What friends these were! Neither the crowds nor the barrier of the small house stopped them from getting their paralytic friend before Jesus. This is no doubt the same house, which belonged to Peter’s mother-in-law, where Jesus had stayed in Capernaum before. Perhaps Peter reflected back to when he had let Jesus use his boat and how it nearly sank with the huge catch of fish. And now, he was letting Jesus use his house and it was so full of people that they were crashing through the roof! Jesus commended the faith of the paralytic’s friends, he forgave his sins and healed him. So that the cripple who had been lowered on a mat through the roof, now picked up his own bed and walked out the front door, a new man.
 
Two applications questions:
1) What kind of friend am I? Am I willing to overcome every barrier to get people in front of Jesus?
2) Am I willing to let Jesus use my stuff (my house, my car, my possessions) for His kingdom purpose?
 
I wonder if Jesus later helped repair the roof? He was a carpenter after all.

“No grain offering that you bring to the Lord shall be made with leaven” (Leviticus 2:11 ESV)

From: February 16, 2016

Leaven is a substance, typically yeast, that is added to dough to make it ferment and rise. It helps make bread light and fluffy and more tasty. So, why does God prohibit its use in the grain offering? The Bible doesn’t answer this question directly, yet it does offer several hints. Consider how Jesus used the symbol of leaven to describe the false teaching and hypocrisy of the Pharisees and Sadducees (Matt.16:6,12, Mark 8:15, Luke 12:1). He warned his disciples to “beware the leaven” of their teaching. In the apostle Paul’s first letter to the Corinthians, he used leaven to illustrate how a little wickedness and corruption will “leaven the whole lump” (1 Cor. 5:6-8). So, he warned them to purge it out and become a “new lump.” If leaven is the biblical symbol for sin and death, then it would be taboo to offer it on the altar of blessing and life.

“As soon as He had spoken, immediately the leprosy left him, and he was cleansed” (Mark 1:42 NKJV)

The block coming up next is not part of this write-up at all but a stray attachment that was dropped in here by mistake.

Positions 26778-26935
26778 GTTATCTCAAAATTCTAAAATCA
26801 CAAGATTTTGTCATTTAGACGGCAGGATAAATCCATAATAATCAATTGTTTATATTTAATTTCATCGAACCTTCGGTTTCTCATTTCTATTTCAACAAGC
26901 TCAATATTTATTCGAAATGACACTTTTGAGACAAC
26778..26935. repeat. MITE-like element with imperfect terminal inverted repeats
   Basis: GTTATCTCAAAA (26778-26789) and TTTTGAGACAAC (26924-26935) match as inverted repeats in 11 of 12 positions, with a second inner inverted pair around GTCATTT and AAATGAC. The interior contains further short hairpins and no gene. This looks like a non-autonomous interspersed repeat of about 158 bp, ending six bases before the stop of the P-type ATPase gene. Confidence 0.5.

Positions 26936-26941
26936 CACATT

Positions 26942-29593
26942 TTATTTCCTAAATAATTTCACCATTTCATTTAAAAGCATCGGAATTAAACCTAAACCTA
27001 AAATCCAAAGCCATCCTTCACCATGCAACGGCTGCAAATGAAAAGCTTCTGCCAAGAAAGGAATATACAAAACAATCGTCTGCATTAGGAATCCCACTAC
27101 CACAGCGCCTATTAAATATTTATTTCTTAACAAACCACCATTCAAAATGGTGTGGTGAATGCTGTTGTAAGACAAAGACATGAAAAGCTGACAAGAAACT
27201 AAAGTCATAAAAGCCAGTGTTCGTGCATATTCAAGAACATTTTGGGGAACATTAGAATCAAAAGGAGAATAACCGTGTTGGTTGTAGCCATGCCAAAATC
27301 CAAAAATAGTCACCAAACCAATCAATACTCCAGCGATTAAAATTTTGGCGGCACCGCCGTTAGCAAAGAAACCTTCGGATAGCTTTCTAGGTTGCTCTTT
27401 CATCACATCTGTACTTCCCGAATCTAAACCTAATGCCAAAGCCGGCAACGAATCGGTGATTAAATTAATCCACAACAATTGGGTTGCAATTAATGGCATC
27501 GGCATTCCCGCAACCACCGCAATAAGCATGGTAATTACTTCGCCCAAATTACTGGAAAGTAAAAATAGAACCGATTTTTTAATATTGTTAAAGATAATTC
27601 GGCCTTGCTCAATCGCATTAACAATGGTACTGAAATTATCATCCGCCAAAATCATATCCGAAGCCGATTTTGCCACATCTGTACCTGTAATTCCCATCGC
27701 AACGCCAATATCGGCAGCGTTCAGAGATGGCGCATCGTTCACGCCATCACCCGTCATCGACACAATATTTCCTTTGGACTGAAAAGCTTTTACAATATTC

From: February 16, 2015

The Gospel of Mark is unique among the four in that it was written in present rather than past tense. Mark’s action-oriented writing is marked by his favorite phrase, “and immediately,” which is found throughout the book. Each gospel presents a different perspective of Jesus. Matthew sees Him as King, Luke as Son of Man, and John as Son of God. But Mark presents a man of action, Jesus the Servant of all. And whatever Jesus does, He does “immediately.” Is there any urgent need requiring Christ’s immediate attention in your life?

“If the animal you present as a burnt offering is from the herd, it must be a male with no defects. Bring it to the entrance of the Tabernacle so you may be accepted by the Lord. Lay your hand on the animal’s head, and the Lord will accept its death in your place to purify you, making you right with him” (Leviticus 1:3-4)

From: February 16, 2014

The sacrificial system was designed to prepare God’s people to receive Christ as Savior. He was to be a male, from their house (herd), and without sin (defect). They would be made right with God if they would accept His death in their place to purify them from all their sin. Christ is the fulfillment of the sacrificial system. He was the Lamb that was slain. Now He is the Great High Priest who represents us before the Father with His own blood. One day, He will return as King to claim His own.

“And immediately the leprosy left him, and he was made clean” (Mark 1:42)

From: February 16, 2013

The Gospel of Mark is unique among the four in that it was written in present rather than past tense. Mark’s action-oriented writing is marked by a favorite phrase “and immediately,” which is found throughout. Each gospel presents a different perspective of Jesus. Matthew sees Him as King, Luke as Son of Man, and John as Son of God. But Mark presents a man of action, Jesus the Servant of all. And whatever Jesus does, He does “immediately.” Is there any urgent need requiring your immediate attention?

“Moved with compassion, Jesus reached out and touched him” (Mark 1:41)

From: February 16, 2012

While others avoided even looking at lepers, Jesus touched and healed them. Their rotting flesh too terrible to see or smell, lepers were avoided by all. But Jesus touched them. People didn’t realize that sin had made them all spiritual lepers. And what love it took for the Holy One to touch even them.

“Very early in the morning, while it was still dark, Jesus got up, left the house and went off to a solitary place, where he prayed” (Mark 1:35)

From: February 16, 2011

How Jesus began His day. Do you have a place of solitude to begin your day in prayer?